A system resource is any usable part of a computer that can be controlled and assigned by the operating system so all of the hardware and software on the computer can work together as designed.
Hardware and software need a way to communicate with each other, and they do so by using a combination of four system resources:
Hardware devices use the IRQ bus on a motherboard to signal the CPU for attention.
Software addresses a hardware device using the devices port, or I/O, address.
The device “listens” to the bus to determine if it is being requested.
Software communicates with physical memory located in either RAM or ROM chips using memory addresses.
Data travels back and forth between memory and a hardware device using this channel.
Resource conflicts can manifest themselves in several different ways.
Some conflicts can be very easy to recognize; others can be extremely difficult to find and correct,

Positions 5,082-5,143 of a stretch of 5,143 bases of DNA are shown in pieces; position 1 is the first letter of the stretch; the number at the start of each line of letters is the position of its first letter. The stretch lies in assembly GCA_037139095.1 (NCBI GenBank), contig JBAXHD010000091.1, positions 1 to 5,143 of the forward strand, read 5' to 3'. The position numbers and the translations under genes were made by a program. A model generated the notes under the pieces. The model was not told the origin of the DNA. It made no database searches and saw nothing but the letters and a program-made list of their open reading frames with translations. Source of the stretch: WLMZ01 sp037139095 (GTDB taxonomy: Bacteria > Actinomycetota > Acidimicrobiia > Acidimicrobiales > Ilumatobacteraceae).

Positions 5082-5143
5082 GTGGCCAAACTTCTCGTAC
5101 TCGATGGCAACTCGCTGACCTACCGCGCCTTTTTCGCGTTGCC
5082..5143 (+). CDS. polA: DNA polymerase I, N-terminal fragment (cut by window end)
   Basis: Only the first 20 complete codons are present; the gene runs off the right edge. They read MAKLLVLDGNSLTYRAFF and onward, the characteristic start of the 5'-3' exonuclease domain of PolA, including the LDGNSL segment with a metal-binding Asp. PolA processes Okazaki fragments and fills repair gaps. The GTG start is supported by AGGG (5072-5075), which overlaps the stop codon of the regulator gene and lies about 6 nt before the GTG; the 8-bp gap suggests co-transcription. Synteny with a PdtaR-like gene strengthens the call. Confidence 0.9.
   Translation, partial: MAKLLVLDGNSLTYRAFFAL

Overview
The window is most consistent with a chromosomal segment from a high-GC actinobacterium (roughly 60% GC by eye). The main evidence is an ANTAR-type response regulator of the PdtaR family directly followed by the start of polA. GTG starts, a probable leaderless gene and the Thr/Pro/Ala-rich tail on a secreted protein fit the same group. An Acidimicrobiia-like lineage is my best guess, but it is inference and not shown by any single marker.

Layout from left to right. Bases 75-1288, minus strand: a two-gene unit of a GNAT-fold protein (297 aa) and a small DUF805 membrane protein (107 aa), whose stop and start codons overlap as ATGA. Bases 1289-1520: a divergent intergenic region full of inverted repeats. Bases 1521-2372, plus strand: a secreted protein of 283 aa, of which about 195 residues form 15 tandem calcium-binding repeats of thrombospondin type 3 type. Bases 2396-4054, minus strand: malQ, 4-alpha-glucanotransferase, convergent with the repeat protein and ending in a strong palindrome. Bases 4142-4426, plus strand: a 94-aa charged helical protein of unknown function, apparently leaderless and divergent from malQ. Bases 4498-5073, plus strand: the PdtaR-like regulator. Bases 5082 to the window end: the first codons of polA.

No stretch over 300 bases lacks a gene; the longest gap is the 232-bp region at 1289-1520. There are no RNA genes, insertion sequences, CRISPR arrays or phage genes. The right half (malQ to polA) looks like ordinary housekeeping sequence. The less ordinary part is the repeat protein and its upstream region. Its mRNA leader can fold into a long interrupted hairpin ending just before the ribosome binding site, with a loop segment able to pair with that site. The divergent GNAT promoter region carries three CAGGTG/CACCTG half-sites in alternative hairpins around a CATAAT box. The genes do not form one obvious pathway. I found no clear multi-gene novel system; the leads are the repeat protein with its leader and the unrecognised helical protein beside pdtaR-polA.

Here are some of the ways that resource conflicts manifest themselves.
Some of these may be consistent and repeatable, while others may be intermittent:
System hangs or lockups, particularly while using a peripheral device.
(Memory) parity errors on parity-enabled systems.
Noise or other problems from sound cards.
Junk being printed on your printer.
The mouse pointer hanging and refusing to move, or moving in a stuttering fashion.
Error messages from Windows 95, messages about the PC not operating at maximum performance, or the system dropping to “Safe Mode” or “MS-DOS Compatibility Mode”.
Errors and crashes of applications for no apparent reason.